As soon as my editor pointed out that the story needed to focus on my original main character, who'd been left in a semi-cliff hanger situation, the book got back on track. Not surprising, this coincided with the resolution of my injuries and my ability to walk my beloved trails again.

I have a new deadline, which I'll meet, and I'm happy with the development of the story. I'm writing again—and loving it. Even though I know my words aren't perfect, aren't woven together without flaws, they are at least flowing and telling a coherent story.

Perfectionism is that critical writer's voice that you must sometimes set aside to put words on the page. Perfectionism becomes a problem when it stops you from doing something you want to do. That's what happened to me. My "real" life was far from perfect, so I tried to be perfect in my writer's world. Perfectionism can rob us of our dreams by keeping us from starting something that we know won't be perfect or by stopping us from completing an imperfect work.

For me, an increase in physical activity helped me push through the old patterns. It wasn't a huge change, but walking out in nature again gave me new ideas, an appreciation for the life around me, and the impetus to make the changes I needed to make in my writing and my life.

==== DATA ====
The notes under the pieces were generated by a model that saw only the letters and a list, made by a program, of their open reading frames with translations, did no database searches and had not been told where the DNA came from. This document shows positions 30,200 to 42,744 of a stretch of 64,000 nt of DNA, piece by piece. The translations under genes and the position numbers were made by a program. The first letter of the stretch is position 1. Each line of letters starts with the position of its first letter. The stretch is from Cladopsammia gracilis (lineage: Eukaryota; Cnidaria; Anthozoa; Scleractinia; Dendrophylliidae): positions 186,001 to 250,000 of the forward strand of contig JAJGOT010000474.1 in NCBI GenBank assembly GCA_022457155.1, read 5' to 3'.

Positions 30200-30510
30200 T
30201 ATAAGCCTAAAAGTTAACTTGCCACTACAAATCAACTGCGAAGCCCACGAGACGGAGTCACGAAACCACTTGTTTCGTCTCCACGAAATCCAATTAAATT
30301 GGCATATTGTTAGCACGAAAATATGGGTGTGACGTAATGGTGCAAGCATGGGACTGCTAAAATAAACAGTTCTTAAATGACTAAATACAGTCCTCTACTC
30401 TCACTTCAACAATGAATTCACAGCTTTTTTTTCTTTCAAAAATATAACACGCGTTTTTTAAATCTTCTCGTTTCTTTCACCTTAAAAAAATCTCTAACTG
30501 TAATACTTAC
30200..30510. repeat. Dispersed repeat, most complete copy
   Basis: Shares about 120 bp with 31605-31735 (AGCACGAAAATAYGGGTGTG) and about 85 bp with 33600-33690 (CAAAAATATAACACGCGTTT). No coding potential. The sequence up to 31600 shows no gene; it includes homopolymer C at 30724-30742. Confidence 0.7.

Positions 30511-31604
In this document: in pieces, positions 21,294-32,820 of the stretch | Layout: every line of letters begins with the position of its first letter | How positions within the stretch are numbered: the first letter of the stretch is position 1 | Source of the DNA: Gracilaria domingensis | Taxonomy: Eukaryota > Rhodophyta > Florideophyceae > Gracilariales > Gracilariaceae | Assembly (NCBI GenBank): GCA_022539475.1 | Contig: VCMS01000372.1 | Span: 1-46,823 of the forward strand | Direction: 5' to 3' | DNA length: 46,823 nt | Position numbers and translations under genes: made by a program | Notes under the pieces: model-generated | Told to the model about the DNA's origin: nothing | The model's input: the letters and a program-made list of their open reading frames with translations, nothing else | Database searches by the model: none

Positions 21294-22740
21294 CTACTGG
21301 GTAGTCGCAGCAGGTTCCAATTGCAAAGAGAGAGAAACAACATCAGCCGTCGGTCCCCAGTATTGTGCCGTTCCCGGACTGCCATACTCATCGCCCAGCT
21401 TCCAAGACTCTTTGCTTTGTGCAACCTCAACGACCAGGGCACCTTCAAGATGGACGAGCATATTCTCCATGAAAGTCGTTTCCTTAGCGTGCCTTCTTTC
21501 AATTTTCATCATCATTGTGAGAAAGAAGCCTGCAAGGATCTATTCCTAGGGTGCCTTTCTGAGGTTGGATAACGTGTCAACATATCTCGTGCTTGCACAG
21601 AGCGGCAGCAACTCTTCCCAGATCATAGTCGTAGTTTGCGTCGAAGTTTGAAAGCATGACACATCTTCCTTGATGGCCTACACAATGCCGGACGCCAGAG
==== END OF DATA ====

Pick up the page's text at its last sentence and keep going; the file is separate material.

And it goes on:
Write your best book now. Learn the skills you'll need to improve your prose, perfect your craft, and polish your book. Don't let perfectionism hold you back; let it catapult you into the career you deserve.

Has the need to be perfect affected your writing? How?

Fae Rowen discovered the romance genre after years as a science fiction freak. Writing futuristics and medieval paranormals, she jokes that she can live anywhere but the present. As a mathematician, she knows life’s a lot more fun when you get to define your world and its rules. P.R.I.S.M., Fae's debut book, a young adult science fiction romance story of survival, betrayal, resolve, deceit, and love is now available at Amazon and Barnes and Noble.


18 responses to “Writing the Perfect Book”

  1. Terry Odell says:

    There's always pressure, and it grows with each book, but I strive for "better" rather than "perfect." I also trust that I'm learning more with each book. I'm "self-taught" (not that I haven't enlisted the help of critique groups, editors, workshops, etc.), never having taking writing classes. It's a continual learning process.